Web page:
Speaking with Derrick Bolton, Stanford GSB Admissions Director

I have reprinted below an interview that appeared in the Stanford Business Reporter last week. Second year Stanford GSB student, Marisol Vidal Palma, interviewed Derrick Bolton, MBA Admissions Director at the GSB.
Read on for some interesting insights into the Stanford GSB admissions, straight from the source.

MVP: What matters most to you and why? (You knew this was coming!)
DB: [If I answer] the problem is that whatever I say then it will be repeated in five thousand essays next year. (smiles)
MVP: Fair enough.MVP: What is your opinion of the effectiveness of “the” Stanford GSB essay in identifying top candidates?
Students think that we put more emphasis to the essays than we actually do. This Stanford GSB essay is only one small piece of information, and people always forget that there is another essay about your career development and learning objectives, which is more important, but you never hear anybody talked about it. Then there is a whole set of recommendations. If you asked me ‘could I make a decision on an application without essays?’ I would say ‘absolutely’, but ‘could I make a decision without recommendations?’ ‘No way.’ To me the recommendations are more important than the essays, but the essays get more attention.
The [the application process] codes global and micro things: the global things are values and aspirations that affect change of the world around you; while micro things are leadership, effectiveness and management, oriented to what the candidate has done. So the “what matters most to you” essay is really good at [assessing] the global aspect; and gives you a chance to look back to the decisions that you have made and the things that you have done, the situations, people and events that have influenced you. The micro code is covered in the rest of the application. When you put those two together, it is a very good picture, and we are comfortable with that.

MVP: If you could replace it, which essay question would you use?
Before asking ourselves about changing the essay question, we will ask ourselves to even ask for essays anymore. You [the candidate] could give us a work history and we will give you fifteen interviews, which would be more effective than having essays. You could get out the global and micro factors through the interviews. So If I had to replace an essay question, I would replace it with a process that is fundamentally different than what we use now. But, in the near term I do not think the essays questions will change. We will probably supplement it with more questions focused on what people have done.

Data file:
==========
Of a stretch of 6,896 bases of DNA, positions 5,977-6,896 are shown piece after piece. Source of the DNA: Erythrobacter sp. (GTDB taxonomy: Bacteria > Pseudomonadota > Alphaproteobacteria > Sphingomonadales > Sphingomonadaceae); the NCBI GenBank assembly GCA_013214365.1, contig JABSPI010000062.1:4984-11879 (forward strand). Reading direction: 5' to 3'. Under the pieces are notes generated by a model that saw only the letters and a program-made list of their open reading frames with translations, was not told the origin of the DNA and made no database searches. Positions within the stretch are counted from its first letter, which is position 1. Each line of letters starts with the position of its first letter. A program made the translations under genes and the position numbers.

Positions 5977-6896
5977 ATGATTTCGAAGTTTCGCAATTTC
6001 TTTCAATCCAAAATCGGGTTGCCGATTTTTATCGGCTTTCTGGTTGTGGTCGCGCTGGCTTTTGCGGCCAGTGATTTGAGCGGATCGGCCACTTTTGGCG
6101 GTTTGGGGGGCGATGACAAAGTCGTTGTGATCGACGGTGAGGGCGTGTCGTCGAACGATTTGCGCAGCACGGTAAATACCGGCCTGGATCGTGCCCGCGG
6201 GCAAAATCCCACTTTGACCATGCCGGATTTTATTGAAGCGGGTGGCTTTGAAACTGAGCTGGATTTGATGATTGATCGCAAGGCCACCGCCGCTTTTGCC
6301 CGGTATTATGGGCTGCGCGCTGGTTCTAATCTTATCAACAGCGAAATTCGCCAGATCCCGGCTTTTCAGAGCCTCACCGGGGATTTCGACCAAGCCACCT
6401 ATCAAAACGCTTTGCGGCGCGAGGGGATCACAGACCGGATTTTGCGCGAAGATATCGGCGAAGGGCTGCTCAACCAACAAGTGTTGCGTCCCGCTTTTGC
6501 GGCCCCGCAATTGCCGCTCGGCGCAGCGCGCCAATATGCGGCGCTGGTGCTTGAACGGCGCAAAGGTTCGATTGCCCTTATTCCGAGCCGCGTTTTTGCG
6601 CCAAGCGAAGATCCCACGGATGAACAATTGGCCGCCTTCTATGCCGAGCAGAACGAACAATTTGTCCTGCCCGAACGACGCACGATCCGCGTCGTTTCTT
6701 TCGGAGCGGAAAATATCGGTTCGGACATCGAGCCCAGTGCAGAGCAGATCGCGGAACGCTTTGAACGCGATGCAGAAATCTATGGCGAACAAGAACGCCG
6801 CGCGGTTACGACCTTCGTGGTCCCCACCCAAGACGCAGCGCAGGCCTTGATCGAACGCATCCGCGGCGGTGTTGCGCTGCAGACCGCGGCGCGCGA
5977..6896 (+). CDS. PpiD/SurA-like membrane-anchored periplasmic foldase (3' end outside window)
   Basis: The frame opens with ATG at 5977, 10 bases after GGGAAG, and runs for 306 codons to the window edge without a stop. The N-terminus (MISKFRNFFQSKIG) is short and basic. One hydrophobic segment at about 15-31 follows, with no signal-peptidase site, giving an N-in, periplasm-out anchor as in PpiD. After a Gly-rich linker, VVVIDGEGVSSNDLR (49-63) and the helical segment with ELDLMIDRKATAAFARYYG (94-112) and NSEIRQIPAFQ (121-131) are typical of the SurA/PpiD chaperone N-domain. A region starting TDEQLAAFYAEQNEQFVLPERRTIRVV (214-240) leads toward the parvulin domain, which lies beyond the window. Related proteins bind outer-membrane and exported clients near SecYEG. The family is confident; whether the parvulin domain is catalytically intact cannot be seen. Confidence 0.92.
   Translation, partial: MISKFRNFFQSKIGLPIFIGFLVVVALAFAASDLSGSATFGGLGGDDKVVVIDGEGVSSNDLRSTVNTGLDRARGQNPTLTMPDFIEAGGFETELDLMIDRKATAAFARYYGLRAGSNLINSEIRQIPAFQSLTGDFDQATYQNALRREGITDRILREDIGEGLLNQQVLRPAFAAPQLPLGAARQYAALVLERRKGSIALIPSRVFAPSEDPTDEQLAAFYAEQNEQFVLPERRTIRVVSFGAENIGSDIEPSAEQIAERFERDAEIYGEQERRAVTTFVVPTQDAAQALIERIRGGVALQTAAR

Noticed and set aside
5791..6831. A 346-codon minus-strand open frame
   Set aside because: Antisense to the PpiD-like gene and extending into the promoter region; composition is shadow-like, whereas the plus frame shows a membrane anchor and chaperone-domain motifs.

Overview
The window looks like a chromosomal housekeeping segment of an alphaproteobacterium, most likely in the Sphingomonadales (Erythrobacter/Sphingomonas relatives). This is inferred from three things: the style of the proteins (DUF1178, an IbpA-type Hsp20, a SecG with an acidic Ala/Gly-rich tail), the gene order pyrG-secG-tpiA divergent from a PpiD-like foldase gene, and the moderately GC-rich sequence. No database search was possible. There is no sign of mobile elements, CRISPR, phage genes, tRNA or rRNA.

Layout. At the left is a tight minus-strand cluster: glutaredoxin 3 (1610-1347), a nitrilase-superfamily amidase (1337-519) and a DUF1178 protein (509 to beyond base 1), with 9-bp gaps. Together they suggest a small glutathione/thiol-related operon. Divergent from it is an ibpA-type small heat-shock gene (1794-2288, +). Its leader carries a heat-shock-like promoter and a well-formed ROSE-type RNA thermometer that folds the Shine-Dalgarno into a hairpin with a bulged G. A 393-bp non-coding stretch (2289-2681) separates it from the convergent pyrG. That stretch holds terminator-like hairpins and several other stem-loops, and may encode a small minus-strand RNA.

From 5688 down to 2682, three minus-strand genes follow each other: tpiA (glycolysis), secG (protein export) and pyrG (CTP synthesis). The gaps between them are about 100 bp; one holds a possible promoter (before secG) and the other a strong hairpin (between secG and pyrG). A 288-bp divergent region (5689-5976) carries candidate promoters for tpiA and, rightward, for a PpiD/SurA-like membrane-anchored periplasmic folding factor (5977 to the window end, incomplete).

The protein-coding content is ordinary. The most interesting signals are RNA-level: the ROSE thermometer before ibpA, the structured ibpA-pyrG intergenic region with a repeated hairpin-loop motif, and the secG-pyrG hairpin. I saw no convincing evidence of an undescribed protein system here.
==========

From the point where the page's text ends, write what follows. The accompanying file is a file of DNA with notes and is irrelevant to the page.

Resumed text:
MVP: How does it feel after forming 4 Stanford GSB classes?
DB: I do not have kids, but I have to imagine that this is an accelerated version of parenthood: you give birth to them, you watch them struggling and achieving and then graduate and move out into the world. That has actually been the most satisfying thing: watching students from the Class of 04, which was my first class, and now the Class of 05, when I am traveling around the world in the Fall, participating on panels as alumni. As every child has a personality every class has a personality too and they all build on each other. I think even classes and odd classes tend to be more similar (04, 06, 08 will be more similar, and then 05, 07, 09 will be more similar), because they always are complementing each other, making sure that the school is balanced as a whole.

MVP: Talking about balance, what do you think about diversity in the Stanford GSB classes? Are you doing something in order to increase the representation of minorities and of some regions of the world?
DB: We do what the market does and we travel to different places to do more outreach. But then if applications do not come in we are not going to take candidates who are not as strong as candidates from somewhere else, just to have that diversity. We do very well in diversity, but people forget that we are a smaller program and that this is a zero sum game. We as a school have been very clear about not making value judgments that we want more internationals or fewer US, but that we would like to see a broader representation in the class that will help students to be successful. It is more about the mindset that the students have versus what their passports say or what their gender is. When I think about diversity, I think the biggest hurdle is socioeconomic diversity, which is the area where we have most work to do. It happens in the US where we skewed towards higher socioeconomic levels, and it happens even more so internationally.

MVP: What about admission mistakes?